Daum is such a good writer that I am pretty sure I would enjoy her thoughts on ANYTHING. If Daum wrote an essay on her feelings about yogurt, Downton Abbey, or even crockery, I know that I would read it eagerly and love it. But there is something about the essays that explain nothing—that simply explore why certain options in life become completely impossible—that I loved the most.

Finally, reading Daum confirmed a nagging suspicion I have had about an emerging form of feminism represented by Daum, Cheryl Strayed and Lena Dunham. I’m going to call it competence feminism. While watching Wild, which I looooved, I kept thinking, “am I this competent?” Could I figure out the proper backpack for this kind of trip? Could I not die? I also have this question with Lena Dunham all the time. Could I write a book of essays while show-running and writing my own tv show, and would I have interesting stories to tell? Ironically this is not a “can I have it all” question. It is a question of whether I have the competence to choose worthwhile projects and complete them. In some ways the selection of projects is actually more important than the follow-through issue.

This was brought to the fore by Daum’s discussion of her decision to become a foster care advocate. I think it is so indicative of how I understand my own gendered power in the world that this idea resonated with me profoundly. I am a very competent person. I am very well educated and I could do a lot of different things. Should I thus put this competent energy towards helping kids who are totally screwed by the system, should I just go write to a public about that system, or should I have my own baby and make sure it never goes into that system? It is a credit to Daum’s embodiment of competence feminism that I completely trust her to do any of these options with total and utter skill. I both relate to the anxiety that this kind of competence entails, because it requires choice, and I relate to the sense of blustering can-do that women like Daum embody.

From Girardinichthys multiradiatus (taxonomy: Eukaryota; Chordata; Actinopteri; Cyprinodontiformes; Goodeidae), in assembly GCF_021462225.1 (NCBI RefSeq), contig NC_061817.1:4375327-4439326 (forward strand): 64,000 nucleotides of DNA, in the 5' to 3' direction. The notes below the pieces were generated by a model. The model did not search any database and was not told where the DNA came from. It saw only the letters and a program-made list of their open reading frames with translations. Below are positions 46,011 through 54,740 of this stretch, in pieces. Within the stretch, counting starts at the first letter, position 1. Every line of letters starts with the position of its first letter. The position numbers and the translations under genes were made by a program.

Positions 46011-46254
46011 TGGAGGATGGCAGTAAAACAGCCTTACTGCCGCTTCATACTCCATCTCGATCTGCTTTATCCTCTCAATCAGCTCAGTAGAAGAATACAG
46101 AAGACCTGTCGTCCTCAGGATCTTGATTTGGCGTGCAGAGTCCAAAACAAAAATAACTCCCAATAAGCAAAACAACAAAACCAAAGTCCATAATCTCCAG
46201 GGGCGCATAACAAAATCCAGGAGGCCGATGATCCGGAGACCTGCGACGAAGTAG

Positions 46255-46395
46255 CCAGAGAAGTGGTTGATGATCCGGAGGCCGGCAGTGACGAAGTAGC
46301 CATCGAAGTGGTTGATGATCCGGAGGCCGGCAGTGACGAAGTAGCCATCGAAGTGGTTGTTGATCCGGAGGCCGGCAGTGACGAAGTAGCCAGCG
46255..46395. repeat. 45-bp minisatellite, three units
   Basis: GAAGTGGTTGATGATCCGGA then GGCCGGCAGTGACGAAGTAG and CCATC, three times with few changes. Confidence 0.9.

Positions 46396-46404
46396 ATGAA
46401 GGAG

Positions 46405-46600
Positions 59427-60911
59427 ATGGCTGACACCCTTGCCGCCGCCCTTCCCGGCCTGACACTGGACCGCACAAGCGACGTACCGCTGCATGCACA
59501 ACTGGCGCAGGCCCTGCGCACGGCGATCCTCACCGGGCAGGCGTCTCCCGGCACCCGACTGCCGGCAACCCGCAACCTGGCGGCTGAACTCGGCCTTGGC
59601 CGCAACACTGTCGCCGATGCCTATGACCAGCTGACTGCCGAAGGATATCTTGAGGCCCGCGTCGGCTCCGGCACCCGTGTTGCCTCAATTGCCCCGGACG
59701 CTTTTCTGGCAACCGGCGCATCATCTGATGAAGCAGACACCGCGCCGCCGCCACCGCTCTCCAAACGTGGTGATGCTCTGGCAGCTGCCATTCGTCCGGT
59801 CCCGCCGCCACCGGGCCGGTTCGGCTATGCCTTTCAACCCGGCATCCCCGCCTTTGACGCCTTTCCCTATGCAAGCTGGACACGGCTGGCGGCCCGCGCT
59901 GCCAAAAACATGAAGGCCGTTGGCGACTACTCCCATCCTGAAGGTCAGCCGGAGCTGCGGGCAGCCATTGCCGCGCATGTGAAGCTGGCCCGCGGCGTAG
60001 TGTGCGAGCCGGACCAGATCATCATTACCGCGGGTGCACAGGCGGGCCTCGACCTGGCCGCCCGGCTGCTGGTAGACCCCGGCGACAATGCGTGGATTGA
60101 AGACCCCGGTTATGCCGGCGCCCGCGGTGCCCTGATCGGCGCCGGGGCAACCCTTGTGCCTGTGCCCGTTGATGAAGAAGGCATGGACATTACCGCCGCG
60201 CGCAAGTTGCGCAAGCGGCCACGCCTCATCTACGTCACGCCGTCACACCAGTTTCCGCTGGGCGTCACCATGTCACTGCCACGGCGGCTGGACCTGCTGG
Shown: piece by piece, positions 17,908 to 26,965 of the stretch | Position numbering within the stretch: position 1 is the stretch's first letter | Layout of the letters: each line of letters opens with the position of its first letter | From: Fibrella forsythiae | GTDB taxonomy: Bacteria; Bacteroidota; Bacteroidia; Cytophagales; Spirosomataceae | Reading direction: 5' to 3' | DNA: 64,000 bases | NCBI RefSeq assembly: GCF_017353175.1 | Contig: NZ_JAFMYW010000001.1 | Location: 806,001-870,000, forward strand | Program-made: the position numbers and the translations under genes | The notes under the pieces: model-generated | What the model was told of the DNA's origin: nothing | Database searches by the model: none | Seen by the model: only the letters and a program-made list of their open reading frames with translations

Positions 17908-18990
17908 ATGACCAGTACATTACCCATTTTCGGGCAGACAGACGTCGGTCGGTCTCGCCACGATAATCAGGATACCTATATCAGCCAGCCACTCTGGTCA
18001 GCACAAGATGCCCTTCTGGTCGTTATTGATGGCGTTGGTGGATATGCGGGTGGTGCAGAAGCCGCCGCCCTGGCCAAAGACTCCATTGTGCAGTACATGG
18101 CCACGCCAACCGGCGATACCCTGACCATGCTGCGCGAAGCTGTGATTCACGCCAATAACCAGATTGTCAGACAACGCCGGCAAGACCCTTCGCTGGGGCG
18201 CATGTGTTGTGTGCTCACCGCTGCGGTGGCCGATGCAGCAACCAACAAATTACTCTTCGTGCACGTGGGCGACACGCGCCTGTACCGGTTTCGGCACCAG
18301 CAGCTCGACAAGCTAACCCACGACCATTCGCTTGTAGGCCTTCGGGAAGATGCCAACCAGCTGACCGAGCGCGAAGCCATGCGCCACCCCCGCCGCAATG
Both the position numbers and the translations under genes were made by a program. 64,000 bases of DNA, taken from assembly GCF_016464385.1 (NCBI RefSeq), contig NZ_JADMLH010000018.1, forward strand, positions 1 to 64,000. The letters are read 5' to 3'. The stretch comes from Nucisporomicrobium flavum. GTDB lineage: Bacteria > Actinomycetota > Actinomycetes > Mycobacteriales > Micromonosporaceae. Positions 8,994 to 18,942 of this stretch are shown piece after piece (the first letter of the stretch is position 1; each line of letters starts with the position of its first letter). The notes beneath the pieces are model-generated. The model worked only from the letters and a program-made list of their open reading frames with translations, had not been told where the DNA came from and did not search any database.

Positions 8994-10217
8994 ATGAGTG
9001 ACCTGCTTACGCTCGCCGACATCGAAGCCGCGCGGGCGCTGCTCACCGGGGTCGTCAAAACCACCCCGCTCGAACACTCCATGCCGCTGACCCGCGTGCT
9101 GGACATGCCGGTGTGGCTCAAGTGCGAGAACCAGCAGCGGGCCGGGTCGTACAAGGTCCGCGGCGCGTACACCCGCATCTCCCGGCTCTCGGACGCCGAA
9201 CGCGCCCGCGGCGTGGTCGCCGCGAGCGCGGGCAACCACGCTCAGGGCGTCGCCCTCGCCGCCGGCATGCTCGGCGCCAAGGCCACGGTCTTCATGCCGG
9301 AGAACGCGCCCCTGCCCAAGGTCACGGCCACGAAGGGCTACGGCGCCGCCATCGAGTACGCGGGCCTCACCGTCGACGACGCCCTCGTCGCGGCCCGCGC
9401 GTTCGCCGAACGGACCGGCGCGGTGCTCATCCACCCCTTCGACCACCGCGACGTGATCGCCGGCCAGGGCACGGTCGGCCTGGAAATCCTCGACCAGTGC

Reading in 2014 and looking forward to 2015

Boy I sure enjoyed reading with you guys this year. Well, actually the Alice Munro just made me sad, but I feel more intelligent for having read it. So thanks C. and J. for forcing me!

But really I actually enjoyed:

Lena Dunham, Not That Kind of Girl –I guess we haven’t actually talked about this book on LoH. But IRL it is all we talk about.

Emily Gould, Friendship

Women in Clothes

Rainbow Rowell, Fangirl

Rainbow Rowell, Attachments –for adults, like the very best Jennifer Wiener

Lev Grossman, The Magicians –A smart homage and critique of C.S. Lewis and Harry Potter fantasy